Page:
When I wrote an introduction to the Wild Card week on Monday, I noted that the Brewers’ main task was to keep on winning while the other clubs faltered. The Brewers’ series against the Braves served as one of their last chances to directly impact the wild card race, and the Brewers accomplished the best possible outcome.
During the Brewers’ sweep, everything else seemed to go right, too. The reeling Pirates were swept by the Reds, and both the Padres and the Diamondbacks swept the Cardinals and Dodgers, respectively. About the only thing that didn’t go right were those Phillies wins against the Marlins, as Philadelphia is benefiting from the Brewers’ hot streak as much as the Brewers. Nevertheless, this is what needed to happen for playoff hope to remain for the Brewers. Now, it’s difficult not to feel the playoff race excitement.
Next Four Days
While the Brewers wait until Friday to face off against the Mets, the Dodgers and Cardinals begin a brutal four game series. What’s difficult about this series for the Brewers is that some team is going to have to win ballgames. Even though the Dodgers had trouble putting together wins over their last 20 games, and both teams are struggling to keep .500 records over their last 30, they now have chances to correct their courses. Even a series split will make it difficult for the Brewers to gain games in the race.
Meanwhile, the Phillies travel to Houston to face off against the Astros for four games. Over the weekend, the Pirates play a trio at Wrigley Field, while the Diamondbacks host the division leading Giants.
If the Dodgers take 3 of 4 against the Cardinals, they will take the Wild Card lead at 77-70. This is the best scenario if the Brewers lose a game over the weekend; while the Brewers simply have to keep winning, if they can make it to 74-72 over the weekend, they have a chance to remain close to the second wild card spot. A series split in Los Angeles places the Cardinals in front at 77-70, while a sweep by either the Cardinals or Dodgers would place the second wild card spot at 78 or 79 wins. Unless the series at Dodgers Stadium results in a sweep, the Brewers have a good opportunity to remain in the race this weekend.
Against the Mets, the Brewers’ probable pitchers are Fastballer Mike Fiers, Shaun Marcum, and Wily Peralta. The Mets will probably counter with Jonathon Niese, Jenrry Mejia, and Chris Young.
The Brewers are 72-71, but they are winning games at a torrid pace; over the last 20, the Brewers are 15-5. If our Milwaukee nine catch up with their run differential, and win games according to their RS/RA, they have an opportunity to finish the season with approximately 85 wins; if they continue their torrid pace, they have an opportunity to win 86 or 87. Even if they win at the rate of their overall winning percentage, they have a chance at a winning record, perhaps winning 82 or 83.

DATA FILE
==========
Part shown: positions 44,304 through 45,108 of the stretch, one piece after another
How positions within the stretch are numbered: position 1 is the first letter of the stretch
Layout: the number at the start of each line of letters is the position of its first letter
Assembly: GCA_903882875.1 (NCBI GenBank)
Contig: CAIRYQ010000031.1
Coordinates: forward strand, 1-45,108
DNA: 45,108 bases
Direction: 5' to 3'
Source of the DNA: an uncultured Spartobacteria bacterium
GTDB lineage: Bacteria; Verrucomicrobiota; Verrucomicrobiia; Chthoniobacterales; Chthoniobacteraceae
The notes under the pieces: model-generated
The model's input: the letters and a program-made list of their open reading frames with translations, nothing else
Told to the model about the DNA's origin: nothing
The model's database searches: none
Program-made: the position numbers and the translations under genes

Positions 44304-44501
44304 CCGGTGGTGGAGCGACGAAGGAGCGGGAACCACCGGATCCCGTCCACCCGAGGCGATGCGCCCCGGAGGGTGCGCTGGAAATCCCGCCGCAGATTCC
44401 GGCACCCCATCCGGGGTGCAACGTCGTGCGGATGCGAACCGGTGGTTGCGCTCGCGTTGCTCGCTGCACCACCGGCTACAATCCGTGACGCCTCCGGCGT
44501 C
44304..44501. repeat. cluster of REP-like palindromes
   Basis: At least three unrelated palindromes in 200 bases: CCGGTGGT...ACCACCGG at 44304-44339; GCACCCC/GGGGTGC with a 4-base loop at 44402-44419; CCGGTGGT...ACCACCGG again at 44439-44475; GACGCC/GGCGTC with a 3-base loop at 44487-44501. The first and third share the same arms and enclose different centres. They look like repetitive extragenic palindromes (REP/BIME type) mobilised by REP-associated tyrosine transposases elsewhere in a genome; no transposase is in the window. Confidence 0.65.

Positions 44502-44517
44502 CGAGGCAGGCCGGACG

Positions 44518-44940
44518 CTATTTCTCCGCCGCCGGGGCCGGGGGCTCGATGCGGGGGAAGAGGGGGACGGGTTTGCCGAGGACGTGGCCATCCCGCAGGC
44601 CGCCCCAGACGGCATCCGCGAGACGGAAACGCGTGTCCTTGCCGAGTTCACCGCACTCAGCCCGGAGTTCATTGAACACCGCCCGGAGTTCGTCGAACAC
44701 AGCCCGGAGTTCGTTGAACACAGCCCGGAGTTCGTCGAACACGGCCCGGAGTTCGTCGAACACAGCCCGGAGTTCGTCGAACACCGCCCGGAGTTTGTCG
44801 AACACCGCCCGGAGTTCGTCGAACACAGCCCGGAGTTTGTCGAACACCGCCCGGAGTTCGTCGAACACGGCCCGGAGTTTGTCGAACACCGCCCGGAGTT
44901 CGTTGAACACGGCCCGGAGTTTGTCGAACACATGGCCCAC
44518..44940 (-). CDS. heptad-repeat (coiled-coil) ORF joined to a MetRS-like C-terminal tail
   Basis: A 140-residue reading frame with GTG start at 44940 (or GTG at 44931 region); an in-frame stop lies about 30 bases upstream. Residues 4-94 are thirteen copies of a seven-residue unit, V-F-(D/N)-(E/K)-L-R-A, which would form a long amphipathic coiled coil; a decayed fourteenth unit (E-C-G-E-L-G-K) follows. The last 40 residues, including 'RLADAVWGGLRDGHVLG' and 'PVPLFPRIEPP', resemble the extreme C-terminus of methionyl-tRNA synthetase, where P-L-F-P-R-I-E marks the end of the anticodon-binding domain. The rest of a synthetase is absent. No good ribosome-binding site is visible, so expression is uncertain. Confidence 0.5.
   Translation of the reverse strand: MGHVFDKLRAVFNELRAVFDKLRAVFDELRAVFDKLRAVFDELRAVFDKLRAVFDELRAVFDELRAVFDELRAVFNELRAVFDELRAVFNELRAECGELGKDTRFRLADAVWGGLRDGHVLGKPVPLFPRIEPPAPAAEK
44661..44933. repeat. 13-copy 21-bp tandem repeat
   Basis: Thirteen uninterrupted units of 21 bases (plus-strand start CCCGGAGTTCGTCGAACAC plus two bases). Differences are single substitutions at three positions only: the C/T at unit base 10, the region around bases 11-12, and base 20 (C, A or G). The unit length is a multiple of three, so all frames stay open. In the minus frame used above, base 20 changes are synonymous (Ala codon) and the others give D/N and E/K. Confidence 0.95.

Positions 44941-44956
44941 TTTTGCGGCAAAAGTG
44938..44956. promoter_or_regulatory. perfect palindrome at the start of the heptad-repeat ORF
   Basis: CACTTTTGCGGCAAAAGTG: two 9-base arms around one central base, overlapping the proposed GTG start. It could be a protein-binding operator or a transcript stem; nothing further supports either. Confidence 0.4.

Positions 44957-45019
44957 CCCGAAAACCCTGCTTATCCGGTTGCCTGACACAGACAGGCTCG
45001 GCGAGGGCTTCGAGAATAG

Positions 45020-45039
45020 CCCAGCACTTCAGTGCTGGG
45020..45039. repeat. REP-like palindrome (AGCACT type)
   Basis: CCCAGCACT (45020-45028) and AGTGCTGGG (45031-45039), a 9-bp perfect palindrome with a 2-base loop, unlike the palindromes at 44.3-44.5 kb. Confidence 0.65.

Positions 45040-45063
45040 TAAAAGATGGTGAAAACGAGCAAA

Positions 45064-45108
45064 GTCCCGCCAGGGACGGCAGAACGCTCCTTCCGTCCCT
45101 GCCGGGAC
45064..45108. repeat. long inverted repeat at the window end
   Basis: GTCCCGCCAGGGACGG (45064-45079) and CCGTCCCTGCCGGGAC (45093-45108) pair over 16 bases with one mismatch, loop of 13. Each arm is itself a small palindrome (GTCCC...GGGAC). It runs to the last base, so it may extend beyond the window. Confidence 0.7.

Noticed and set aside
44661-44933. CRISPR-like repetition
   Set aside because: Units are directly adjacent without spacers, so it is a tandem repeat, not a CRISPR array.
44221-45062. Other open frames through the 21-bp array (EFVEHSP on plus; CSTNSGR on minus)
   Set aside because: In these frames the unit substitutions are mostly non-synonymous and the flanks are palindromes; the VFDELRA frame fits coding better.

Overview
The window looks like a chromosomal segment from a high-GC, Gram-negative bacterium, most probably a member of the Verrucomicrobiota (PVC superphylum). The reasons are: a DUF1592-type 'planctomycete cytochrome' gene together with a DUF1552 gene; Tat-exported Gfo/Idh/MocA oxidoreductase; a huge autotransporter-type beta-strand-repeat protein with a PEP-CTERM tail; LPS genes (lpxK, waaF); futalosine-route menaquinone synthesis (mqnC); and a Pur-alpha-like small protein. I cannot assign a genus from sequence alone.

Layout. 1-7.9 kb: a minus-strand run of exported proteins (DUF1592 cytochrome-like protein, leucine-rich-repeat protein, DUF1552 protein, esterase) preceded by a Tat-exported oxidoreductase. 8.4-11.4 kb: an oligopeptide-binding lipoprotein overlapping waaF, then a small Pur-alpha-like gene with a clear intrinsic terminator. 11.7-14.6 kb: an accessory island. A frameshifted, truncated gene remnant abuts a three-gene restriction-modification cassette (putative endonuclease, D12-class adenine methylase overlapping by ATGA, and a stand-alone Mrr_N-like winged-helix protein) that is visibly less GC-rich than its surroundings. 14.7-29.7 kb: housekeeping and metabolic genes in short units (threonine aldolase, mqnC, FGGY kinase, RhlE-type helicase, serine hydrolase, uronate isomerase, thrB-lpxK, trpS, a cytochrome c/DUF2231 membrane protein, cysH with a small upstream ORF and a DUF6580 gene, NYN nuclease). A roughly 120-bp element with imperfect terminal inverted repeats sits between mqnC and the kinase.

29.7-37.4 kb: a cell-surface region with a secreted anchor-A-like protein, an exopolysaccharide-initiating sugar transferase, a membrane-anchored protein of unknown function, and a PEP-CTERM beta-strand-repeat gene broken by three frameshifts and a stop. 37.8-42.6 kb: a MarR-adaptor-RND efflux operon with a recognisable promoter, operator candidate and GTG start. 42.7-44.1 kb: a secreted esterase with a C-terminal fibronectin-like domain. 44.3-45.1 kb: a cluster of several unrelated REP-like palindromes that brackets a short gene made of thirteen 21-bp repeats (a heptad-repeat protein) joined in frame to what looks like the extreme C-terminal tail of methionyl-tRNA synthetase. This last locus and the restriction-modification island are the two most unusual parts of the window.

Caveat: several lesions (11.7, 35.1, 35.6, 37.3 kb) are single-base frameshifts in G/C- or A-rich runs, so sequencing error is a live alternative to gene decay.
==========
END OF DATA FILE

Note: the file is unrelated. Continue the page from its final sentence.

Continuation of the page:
St. Louis previously had a strong chance of winning the second wild card spot because their projected win total was as high as 87. Due to their recent cold streak, the Cardinals’ winning percentage places them at a level of 84 or 85 wins. Perhaps the most shocking element of this entire race is that the Cardinals have such a strong club overall, including a run differential that should have them competing with the Cincinnati Reds. Theoretically, the Cardinals have outscored their opponents at a rate that could result in a 91 win season; they could underplay their run differential by as many as 7 games. One should expect their club to snap out of it at any time; the Cardinals probably have the ballclub that one would most expect to make the playoffs of this group (which, of course, also places the pressure on them).
Merely 10 days ago, when the threshold for the second Wild Card spot was 87 wins, the Brewers had finish their games at a 22-7 pace, while St. Louis only needed to go 15-13 (and Los Angeles, 15-12). Now, with the threshold around 84-85 wins, the Brewers need to finish their season 13-6, while the Cardinals need to go 10-9. While winning games at a .684 percentage is obviously more difficult than winning games at a .526 percentage, that scenario is more favorable to the Brewers than one in which they needed a .759 winning percentage against the Cardinals’ .536 winning percentage. If anything, these comparisons should show just how much the Wild Card gap closed in the last 10 days. Shaving two full wins off of the wild card threshold was a significant first step in turning this Wild Card race into a reality for the Brewers.
Baseball-Prospectus might have the best statistic for this whole scenario. Within one week, the Brewers’ playoff odds jumped from approximately 0.1% to approximately 1.8% (as of Tuesday); while the Cardinals still boast better than a 72% chance of making the playoffs, that number is falling from their near 80% odds they held not too long ago.
What seemed impossible for the Brewers just 10 days ago now merely seems improbable. The best part, of course, is that we simply get to sit back and enjoy exceptional baseball from the Brewers. The Milwaukee nine simply need to win, and lately, they are winning about as much as they possibly can. I don’t know about you, but I won’t ever complain about an opportunity to watch the Brewers put together a 15-5 stretch.